'Aziz 'Ali al-Misri

'Aziz 'Ali al-Misri
'Aziz 'Ali al-Misri.jpg
DiedJune 15, 1965(1965-06-15) (aged 85–86)
Cairo, Egypt
NationalityOttoman Empire;
Known forco-founder of Al-Qahtaniyya and Covenant Society; Arab Revolt

Aziz Ali al-Misri (Adyghe: Азиз-Али Мысри, romanized: Aziz-Ali Mısri; Arabic: عزيز علي المصري) (1879 – 15 June 1965) was an Egyptian chief of staff and politician. He co-founded of al-Qahtaniyya, and al-‘Ahd (The Covenant), and participated in a prominent role during the Arab Revolt.

Early life and background[]

Al-Misri (or al-Masri) was born in Cairo to an Egyptian-Circassian family. His father, Zakariya, and previous relatives on his father’s side of the family were Circassian, with the original family name before having moved to Irak and then Egypt: Shkhaplhy (Adyghe: Шъхьаплъы, pronounced and written in English Shapli as did his son Omar in the USA). He was conscious of this fact throughout his lifetime. His half sister Aziza (1872-1936), from their common mother Chafika Siouk Mukbel, was the wife of Aly Pasha Youssef Ramzy Zulficar a governor of Cairo.[1]

Al-Misri trained at the Ottoman Military Academy, where he graduated in 1901, and moved onto the Staff College of the Ottoman Army. He appreciated 19th century German military school. Shortly after, he became an officer in the Ottoman army. His first assignment as a member of the military was in Ottoman Vardar Macedonia. During his stay in the Balkans, al-Misri joined the ranks of the Committee of Union and Progress (CUP), at first a secret organization, more commonly known as the Young Turks. It later became a political group that would eventually take control of the country in 1908.

Political career[]

Early years[]

In the formative constitutional years of the Ottoman Empire, al-Misri remained an advocate for Ottoman unity. He was a political moderate who wanted the three main political groups, Ottomanist, pan-Islamic, and Egyptian and Arab nationalist,[2] to exist in cooperation. "He had come to the conclusion that in so composite a society as the Ottoman Empire the best way to maintain its integrity was not by attempting to suppress nationalities but by recognizing them, each as an autonomous unit within the Ottoman superstructure."[3] In 1911, Al-Masri helped mediate a treaty between the Imam Yahya of Yemen and Izzat Pasha, the commander of the Ottoman campaign.[4]

Fallout with the Committee of Union and Progress[]

Al-Misri's mixed ethnic background, combined with his sense of political moderation made him an easy target for the CUP. It also made him a popular hero among the Arab political groups and he was labeled as sympathetic to the cause of Arab nationalists. During the Italian invasion and occupation (1911-1912) of Tripolitana and Cyrenaica (modern Libya) he took a leading part in organising resistance in Benghazi with Suleiman al-Askary as his deputy. He developed the system of using tribal tactics with regular combat tactics; a system he later recommended in the Arab Revolt (1916-1918) cf. below and reference n°9. The staff under the orders of general Enver Bey (to become pasha) also included Mustafa Kemal. Probably the greatest reason for his falling out with the CUP was a clash with Enver Pasha. The roots of this quarrel seem to be a mutual dislike for one another, in particular as Aziz opposed the oppressive attitude of the CUP towards minorities. Arab revolutionaries joined in on al-Misri's admonition of Enver Pasha. "There is no doubt that Aziz Ali Bey has been one of the leading spirits in a group of young Arabs".[5] His personality was abrasive and unyielding, and both the CUP and Arab political groups played on this to their advantage.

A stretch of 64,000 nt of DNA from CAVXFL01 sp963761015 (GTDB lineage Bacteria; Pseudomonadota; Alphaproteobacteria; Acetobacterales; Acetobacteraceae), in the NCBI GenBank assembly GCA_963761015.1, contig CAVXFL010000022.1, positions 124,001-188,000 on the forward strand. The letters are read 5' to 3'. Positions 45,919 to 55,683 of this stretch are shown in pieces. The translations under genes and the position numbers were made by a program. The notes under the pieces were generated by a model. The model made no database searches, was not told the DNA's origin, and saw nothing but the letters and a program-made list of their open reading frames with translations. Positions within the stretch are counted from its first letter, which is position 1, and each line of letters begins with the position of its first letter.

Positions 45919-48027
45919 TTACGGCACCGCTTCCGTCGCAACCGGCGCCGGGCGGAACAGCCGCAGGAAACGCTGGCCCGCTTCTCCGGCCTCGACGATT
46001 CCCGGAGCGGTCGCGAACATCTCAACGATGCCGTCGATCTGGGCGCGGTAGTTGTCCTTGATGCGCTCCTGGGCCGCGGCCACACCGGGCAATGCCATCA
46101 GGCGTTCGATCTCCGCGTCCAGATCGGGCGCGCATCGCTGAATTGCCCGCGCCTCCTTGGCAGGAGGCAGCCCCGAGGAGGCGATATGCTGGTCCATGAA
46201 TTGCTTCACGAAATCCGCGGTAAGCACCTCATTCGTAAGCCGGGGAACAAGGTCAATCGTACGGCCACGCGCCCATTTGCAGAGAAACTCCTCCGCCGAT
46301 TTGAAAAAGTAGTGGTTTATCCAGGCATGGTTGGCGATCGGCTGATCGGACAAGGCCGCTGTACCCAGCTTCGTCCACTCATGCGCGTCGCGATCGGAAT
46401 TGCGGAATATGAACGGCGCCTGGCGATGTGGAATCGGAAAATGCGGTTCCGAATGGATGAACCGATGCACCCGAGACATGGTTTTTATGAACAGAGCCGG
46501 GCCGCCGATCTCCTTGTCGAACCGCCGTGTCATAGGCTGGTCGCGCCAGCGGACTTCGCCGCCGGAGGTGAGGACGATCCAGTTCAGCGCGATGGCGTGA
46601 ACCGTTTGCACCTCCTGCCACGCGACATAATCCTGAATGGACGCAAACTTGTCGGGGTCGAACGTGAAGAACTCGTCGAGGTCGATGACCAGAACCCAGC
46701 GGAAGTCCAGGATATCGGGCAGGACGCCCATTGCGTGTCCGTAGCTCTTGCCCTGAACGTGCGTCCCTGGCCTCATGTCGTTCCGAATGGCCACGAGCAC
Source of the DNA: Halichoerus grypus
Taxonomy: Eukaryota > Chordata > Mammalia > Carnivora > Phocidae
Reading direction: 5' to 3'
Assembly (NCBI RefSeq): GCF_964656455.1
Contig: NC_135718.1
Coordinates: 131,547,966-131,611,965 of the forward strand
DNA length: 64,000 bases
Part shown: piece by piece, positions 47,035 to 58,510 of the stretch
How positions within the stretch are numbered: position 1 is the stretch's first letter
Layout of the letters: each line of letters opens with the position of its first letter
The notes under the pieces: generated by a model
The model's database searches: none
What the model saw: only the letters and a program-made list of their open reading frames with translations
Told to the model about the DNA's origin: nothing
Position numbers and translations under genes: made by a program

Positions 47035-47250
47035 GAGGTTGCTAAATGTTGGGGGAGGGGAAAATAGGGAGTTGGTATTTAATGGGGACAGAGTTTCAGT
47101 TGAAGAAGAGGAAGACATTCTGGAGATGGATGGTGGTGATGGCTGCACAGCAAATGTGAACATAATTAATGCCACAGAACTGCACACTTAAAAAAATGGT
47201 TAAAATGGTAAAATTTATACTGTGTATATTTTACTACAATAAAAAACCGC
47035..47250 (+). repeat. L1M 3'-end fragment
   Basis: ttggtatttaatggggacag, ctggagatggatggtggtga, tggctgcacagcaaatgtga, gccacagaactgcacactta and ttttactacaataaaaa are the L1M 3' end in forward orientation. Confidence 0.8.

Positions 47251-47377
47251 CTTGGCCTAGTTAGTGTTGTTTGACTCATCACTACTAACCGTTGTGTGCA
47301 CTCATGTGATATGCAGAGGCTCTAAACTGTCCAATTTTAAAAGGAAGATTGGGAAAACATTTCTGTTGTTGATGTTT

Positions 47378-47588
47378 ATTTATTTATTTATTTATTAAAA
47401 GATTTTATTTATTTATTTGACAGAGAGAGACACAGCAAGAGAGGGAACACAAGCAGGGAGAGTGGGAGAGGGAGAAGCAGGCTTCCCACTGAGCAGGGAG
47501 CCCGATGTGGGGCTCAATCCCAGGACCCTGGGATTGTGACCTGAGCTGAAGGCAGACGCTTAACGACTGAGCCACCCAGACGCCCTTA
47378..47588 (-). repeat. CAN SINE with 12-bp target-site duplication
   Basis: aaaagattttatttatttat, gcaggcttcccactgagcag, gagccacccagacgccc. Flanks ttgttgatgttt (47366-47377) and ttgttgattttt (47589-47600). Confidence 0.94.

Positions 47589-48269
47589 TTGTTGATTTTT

In April 1914, al-Misri was arrested and removed from Istanbul by the CUP. Although this was not the direct doing of Enver Pasha, it gave him the impetus to "denounce al-Misri as an Arab revolutionary leader who sough an Arab rebellion, and much to al-Misri’s dismay, it put him in a somewhat different light in the eyes of those working for Turko-Arab collaboration."[6] Al-Misri's arrest coincided with a massive purge of Arab officers in the Turkish army. His trial caused effervescence in Egypt and Syria and the British Ambassador in Constantinople (Sir L. Mallet) intervened with the Porte in his favour.[7] Aziz al-Misri went back to Egypt.[8]

Role in the Arab Revolt[]

In 1914 he began working under Sharif Husayn, the Sharif of Mecca. In his Seven Pillars of Wisdom (Chapter viii), T.E. Lawrence recorded that on board ship, en route for Jiddah, Ronald Storrs "turned twice around the decks, sniffed, ‘No one worth talking to’, and sat down in one of the two comfortable armchairs, to begin a discussion of Debussy with Aziz el Masri (in the other). Aziz, the Arab-Circassian ex-colonel in the Turkish Army, now general in the Sherifian Army, was on his way to discuss with the Emir of Mecca the equipment and standing of the Arab regulars he was forming at Rabegh. A few minutes later they had left Debussy, and were depreciating Wagner: Aziz in fluent German, and Storrs in German, French and Arabic."